I am looking for a few rules of thumb of when to determine that my data is 'normal enough' to use a t-test vs. a Mann-Whitney U-test.

From what I have read, most real world data sets are non-normal, and when sample sizes are large, tests including the Shaprio-Wilk will always reject the null hypothesis. I also know that you can look at the Q-Q plot to determine normality, although this seems to be more of a guesstimate than a hard and fast normal vs. non-normal.

Just a few examples to comment on - would you say Q-Q 1 is normal? What about Q-Q 2?

QQ 1

QQ 2

  • 1
    $\begingroup$ Closely related: How to choose between t-test or non-parametric test e.g. Wilcoxon in small samples? $\endgroup$ Commented May 10, 2015 at 16:32
  • $\begingroup$ Do you know how the reference lines were drawn in your software? Usually the line goes through the 25th & 75th percentile, but that doesn't seem to be the case here. $\endgroup$ Commented May 10, 2015 at 16:34
  • $\begingroup$ Thank you for the link above - very good read. I'm using SPSS, but I am not 100% sure how the software is choosing the line. $\endgroup$ Commented May 10, 2015 at 16:48
  • $\begingroup$ The idea that you can have "a hard and fast normal vs non-normal" is illusory. If you aren't in a position to say (e.g. from some a priori knowledge of the distribution shape, the sample size or both) "the t-test should be fine", you should not assume it. Deciding which test to do on the basis of the sample leaves neither test having its nominal properties, and the resulting overall properties are often substantially less useful than simply doing Mann-Whitney; if you have reason (a priori) to think that the tails are not too heavy & distribution not very skew, the t-test should be fine $\endgroup$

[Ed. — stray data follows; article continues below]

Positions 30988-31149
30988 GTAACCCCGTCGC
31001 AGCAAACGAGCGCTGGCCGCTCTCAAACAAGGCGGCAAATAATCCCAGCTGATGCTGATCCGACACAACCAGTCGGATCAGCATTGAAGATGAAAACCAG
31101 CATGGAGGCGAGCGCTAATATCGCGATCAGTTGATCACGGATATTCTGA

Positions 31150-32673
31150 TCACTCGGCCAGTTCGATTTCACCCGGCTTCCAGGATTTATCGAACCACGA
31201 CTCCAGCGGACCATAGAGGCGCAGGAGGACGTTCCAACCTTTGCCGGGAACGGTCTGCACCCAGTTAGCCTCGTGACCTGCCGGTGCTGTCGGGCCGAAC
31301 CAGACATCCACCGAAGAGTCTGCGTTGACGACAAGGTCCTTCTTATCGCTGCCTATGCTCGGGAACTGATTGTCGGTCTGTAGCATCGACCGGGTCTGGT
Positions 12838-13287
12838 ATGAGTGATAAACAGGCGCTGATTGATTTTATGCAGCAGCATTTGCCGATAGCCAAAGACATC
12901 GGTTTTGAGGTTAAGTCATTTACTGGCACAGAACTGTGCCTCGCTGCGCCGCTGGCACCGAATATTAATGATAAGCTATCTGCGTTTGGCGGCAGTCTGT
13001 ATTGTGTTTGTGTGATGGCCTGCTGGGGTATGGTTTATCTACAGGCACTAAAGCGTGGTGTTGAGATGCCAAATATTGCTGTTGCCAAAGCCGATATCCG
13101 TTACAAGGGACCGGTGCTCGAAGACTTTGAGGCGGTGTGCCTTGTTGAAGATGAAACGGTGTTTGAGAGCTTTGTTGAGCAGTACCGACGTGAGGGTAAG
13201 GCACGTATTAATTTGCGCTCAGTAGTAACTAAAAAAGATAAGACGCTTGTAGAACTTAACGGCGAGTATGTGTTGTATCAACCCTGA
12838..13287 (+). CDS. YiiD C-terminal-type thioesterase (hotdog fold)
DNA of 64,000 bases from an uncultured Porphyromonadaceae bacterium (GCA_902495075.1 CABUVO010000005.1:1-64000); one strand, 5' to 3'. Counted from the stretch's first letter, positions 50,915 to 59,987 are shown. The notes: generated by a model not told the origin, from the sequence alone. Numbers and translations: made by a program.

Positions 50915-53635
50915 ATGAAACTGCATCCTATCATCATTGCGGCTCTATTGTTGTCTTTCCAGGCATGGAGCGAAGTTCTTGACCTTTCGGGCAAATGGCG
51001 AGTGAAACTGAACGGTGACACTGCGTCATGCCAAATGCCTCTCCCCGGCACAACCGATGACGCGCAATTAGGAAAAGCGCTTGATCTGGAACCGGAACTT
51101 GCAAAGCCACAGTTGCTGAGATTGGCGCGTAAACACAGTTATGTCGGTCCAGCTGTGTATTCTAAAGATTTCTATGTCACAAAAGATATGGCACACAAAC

– Glen_b
    Commented May 11, 2015 at 1:59
  • $\begingroup$ If those plots are typical of your distribution shapes, it will matter little which test you choose. You have mild skewness, it won't harm the properties of the t very much (though I'd lean toward MW or a permutation test of means myself). If you use a $t$, make sure you allow for unequal variance (that is, do Welch or something along those lines --- and don't test for equal variances, just assume they're different). $\endgroup$
    – Glen_b
    Commented May 11, 2015 at 2:07

1 Answer 1


In general, the $t$-test is very robust. Three assumptions are typically listed: independence, homoscedasticity, and normality. The assumption that the residuals are normally distributed comes last and is least important. If those two qq-plots are for the two groups that you want to compare, you probably have enough data and the data are normal enough, that you can use the $t$-test without fear.

Bear in mind that if the data are not truly normal, the Mann-Whitney $U$-test can be more powerful while maintaining your preferred type I error rate. The $t$-test, on the other hand, would be less powerful and if not perfectly normal the type I error rate will diverge slightly from the specified level (just not enough to fuss over). In that sense, if you are concerned it may be better to just use the Mann-Whitney as is explained in the linked thread.


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